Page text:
Opioid overdoses have surged since the COVID pandemic began. The Michigan Department of Health and Human Services reports that between April and May, overdoses increased by 33 percent.
According to Sarah Zastrow, founder of Cultivate Balance, the most technical reason for the increase is the closure of doctors’ offices and national borders.
“There’s less methamphetamines available on the street,” said Zastrow. “The usage or demand is increasing because people are at home, are bored, are in pain, or wanting something to do.”
These overdoses can be attributed to drug dealers supplementing street drugs like meth or heroin with the narcotic, fentanyl.
“[Fentanyl is used] to create a stronger drug, and people take the same amount as they’re used to or a little more to knock off the edge a bit more, and that leads to more overdoses,” said Zastrow. “From a practical standpoint, there are less drugs, so they’re being traded for different, more powerful drugs. That’s leading to more overdoses because it’s a change.”
Opioids can range from these illegal street drugs to prescription drugs like Vicodin and Xanax. With less people going to the doctor and fewer doctor interactions, Zastrow said more providers are prescribing a greater day’s supply of those drugs.
“They’re allowing a 60-day or 90-day prescription to be filled—not everybody is doing that, but there are those cases where that is happening,” said Zastrow. “That leads to people having more access to it. Either A) they lose track of it and somebody takes it or B) they take too much, whether that’s intentional or unintentional, leading to an overdose.”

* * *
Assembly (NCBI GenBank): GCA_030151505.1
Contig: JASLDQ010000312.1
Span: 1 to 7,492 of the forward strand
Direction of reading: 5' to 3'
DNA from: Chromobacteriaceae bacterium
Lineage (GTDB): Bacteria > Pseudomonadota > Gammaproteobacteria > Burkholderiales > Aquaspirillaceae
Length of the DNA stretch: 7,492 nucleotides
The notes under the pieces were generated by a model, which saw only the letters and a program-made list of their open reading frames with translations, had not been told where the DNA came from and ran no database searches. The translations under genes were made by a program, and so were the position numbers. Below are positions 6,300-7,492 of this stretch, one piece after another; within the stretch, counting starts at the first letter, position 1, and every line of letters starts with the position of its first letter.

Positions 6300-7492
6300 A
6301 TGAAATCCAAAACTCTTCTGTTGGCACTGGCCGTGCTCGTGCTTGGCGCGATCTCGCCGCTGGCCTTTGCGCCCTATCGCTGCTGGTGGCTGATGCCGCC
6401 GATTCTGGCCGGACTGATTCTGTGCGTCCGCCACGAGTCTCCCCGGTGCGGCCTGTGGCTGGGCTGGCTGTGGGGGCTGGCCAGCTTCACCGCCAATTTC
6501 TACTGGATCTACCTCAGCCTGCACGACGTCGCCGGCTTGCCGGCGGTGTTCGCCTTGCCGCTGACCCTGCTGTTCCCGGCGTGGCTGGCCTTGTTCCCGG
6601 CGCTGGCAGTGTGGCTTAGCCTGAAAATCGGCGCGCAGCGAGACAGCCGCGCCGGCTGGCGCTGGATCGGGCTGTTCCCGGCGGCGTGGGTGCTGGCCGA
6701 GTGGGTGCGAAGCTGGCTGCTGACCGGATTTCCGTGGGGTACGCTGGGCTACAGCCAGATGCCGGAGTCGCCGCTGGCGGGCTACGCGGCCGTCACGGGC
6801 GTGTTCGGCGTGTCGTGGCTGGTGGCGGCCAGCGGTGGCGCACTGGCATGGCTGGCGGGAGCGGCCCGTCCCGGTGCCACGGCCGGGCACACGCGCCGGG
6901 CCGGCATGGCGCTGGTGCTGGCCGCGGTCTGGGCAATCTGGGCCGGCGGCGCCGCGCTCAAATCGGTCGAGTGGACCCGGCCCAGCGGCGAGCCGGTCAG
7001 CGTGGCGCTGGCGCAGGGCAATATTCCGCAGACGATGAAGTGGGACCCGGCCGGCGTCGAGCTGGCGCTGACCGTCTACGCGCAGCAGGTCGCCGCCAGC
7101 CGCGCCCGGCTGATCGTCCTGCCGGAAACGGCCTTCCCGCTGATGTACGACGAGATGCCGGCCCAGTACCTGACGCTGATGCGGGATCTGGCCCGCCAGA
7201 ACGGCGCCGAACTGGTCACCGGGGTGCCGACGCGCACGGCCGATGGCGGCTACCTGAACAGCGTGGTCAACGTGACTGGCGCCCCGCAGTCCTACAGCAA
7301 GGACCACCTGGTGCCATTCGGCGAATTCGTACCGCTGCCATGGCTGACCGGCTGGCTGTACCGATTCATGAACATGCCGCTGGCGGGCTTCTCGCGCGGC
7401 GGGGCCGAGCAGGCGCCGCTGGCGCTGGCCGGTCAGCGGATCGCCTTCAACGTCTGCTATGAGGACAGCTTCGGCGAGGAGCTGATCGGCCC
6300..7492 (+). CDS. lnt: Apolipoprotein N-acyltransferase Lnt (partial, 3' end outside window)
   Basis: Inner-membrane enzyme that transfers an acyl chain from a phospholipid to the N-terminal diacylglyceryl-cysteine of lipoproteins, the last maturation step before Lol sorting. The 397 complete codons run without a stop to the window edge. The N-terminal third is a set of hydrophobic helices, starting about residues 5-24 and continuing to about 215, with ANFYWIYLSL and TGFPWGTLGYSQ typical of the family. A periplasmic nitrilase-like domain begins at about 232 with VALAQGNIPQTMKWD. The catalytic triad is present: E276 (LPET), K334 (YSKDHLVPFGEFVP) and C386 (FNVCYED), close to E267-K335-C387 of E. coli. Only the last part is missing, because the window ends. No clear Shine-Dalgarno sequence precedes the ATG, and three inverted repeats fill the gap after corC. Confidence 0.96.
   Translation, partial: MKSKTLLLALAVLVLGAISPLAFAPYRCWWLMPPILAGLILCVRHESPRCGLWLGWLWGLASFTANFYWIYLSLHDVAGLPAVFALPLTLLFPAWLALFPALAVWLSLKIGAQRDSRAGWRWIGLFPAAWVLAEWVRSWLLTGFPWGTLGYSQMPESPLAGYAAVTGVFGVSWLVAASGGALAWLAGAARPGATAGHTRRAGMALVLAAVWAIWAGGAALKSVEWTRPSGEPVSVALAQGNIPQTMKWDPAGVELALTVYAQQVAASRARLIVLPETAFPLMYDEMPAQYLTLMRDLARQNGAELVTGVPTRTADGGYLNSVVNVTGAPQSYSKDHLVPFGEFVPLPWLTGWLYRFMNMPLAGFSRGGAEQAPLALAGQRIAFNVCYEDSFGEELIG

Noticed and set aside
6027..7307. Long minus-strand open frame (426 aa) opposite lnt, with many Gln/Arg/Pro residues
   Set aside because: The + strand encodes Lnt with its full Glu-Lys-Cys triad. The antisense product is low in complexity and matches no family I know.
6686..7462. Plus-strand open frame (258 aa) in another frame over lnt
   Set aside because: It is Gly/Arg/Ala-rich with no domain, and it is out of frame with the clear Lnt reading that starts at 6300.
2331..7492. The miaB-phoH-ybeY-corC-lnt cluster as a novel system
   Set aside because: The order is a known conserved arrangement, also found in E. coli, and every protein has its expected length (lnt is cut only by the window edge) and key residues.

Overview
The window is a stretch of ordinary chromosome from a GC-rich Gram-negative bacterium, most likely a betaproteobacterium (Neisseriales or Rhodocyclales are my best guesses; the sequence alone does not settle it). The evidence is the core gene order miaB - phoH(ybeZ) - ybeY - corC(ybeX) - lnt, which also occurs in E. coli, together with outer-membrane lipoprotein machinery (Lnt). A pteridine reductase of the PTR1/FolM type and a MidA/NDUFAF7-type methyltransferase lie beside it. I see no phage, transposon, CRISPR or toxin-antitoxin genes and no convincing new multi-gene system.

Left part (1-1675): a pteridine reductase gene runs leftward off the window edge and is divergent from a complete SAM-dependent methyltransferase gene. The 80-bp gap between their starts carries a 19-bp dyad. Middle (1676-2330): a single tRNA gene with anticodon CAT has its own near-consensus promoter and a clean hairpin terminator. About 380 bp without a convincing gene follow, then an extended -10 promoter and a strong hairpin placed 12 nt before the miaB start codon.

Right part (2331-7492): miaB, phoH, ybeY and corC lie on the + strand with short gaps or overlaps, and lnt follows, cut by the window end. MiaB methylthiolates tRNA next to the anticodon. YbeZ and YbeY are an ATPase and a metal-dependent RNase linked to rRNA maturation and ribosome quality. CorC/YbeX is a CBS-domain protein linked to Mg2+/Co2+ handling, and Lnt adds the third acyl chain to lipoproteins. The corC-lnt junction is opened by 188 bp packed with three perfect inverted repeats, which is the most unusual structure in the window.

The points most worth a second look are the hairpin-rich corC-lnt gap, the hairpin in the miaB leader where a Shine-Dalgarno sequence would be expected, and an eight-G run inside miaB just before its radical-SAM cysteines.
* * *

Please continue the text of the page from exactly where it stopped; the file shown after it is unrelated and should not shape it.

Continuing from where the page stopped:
There are also more barriers to treatment.
“We’ve shut down a lot of the doctors’ offices, we shut down a lot of the outpatient clinics, we shut down a lot of the different resources that opioid addicts are able to get normally,” said Zastrow. “Then people don’t have the support, they don’t have the strength, they don’t feel like they’re being supported.”
Zastrow said with no one keeping them accountable, it’s a lot easier for someone to relapse. She said those who suffer from addiction or mental health disorders really need social support, and it’s important to reach out to them.
“Check on a neighbor, a friend, somebody you haven’t talked to in a while because people are hurting right now—they’re really suffering.”
For more information about overdoses and resources for prevention and treatment, visit Michigan.gov/Opioids.